Yom Kippur is the Super Bowl Sunday of Jewish Holidays - even people who aren't regulars or aren't affiliated in any way come to services on Yom Kippur. Which is probably the worst idea - their one exposure to Judaism is a day of fasting, prayer, no sexual activity, no regular shoes, and more boring prayer. Why couldn't everyone come for Simchat Torah instead?
So how can you use this opportunity to give people an interesting and meaningful experience, something that might inspire them to come back again or to explore more about this thing called Judaism?
One idea it to have explanatory services - where prayer is not a boring chore but a chance for people to think, be challenged and to find out what these words are that everyone is [supposed to be] saying. It's hard to run these types of services for all 5 prayers, but try Kol Nidrei Explanatory Services (see this Wiki page for some help), the quintessential Yom Kippur prayer - and the one that people probably understand the least. A discussion and an understanding of the prayers, can bring along interest and attachment to those rituals which can seem so monotenous. For some tips on understanding the day of Yom Kippur as well as how we prepare, check out NJOP's page on how we prepare and celebrate the Yom Kippur holiday.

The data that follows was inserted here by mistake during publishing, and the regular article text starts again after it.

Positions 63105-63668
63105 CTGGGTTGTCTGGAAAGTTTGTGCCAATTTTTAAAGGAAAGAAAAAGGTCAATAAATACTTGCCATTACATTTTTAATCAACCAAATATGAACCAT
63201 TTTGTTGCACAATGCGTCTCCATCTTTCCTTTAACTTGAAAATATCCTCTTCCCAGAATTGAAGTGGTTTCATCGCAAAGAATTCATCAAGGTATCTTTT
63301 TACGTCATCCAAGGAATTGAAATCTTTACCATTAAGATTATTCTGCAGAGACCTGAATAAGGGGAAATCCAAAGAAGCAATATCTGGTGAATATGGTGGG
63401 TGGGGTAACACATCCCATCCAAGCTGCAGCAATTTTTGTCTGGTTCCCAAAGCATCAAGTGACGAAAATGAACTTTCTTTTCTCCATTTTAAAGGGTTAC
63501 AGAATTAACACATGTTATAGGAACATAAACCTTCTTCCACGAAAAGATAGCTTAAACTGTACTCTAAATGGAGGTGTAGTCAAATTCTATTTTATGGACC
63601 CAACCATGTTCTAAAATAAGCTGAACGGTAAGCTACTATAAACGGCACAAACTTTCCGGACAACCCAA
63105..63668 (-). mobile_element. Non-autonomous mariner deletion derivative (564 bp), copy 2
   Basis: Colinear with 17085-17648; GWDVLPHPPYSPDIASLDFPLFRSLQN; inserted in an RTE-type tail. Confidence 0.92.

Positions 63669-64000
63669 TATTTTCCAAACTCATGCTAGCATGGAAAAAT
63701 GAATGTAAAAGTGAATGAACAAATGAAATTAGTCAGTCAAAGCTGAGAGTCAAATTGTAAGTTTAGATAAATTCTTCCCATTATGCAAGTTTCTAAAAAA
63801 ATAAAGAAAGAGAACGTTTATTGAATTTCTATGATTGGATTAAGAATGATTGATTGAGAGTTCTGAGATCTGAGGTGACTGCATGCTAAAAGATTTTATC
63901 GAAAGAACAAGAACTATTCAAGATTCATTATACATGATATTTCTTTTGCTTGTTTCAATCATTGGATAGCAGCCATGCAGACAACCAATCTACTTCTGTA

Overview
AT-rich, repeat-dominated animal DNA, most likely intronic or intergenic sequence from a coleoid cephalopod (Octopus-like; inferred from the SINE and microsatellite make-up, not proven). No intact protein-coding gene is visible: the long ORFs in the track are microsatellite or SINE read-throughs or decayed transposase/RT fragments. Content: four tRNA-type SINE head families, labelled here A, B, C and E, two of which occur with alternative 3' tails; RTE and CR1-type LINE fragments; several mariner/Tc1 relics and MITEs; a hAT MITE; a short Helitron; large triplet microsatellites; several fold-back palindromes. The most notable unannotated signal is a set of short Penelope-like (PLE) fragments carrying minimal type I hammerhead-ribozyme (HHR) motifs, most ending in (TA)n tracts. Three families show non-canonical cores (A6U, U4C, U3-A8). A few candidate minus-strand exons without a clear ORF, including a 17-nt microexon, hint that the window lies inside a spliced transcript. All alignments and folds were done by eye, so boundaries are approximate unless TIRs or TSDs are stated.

Another idea is something that can be modeled after an annual event at Penn called YKAP - Yom Kippur Across Penn. After the different services, there are lectures/discussion sessions advertised all over campus - in Hillel, in the Quad, in the LGBT center, etc. They are run by a range of students and faculty and they address a myriad of topics in Judaism, which may or may not relate to Yom Kippur. They draw a lot of people, often people who never engage in Jewish learning but having been inspired by the power of the day, or who saw the intriguing advertising. They only way to find out more is to show up to the event or discussion!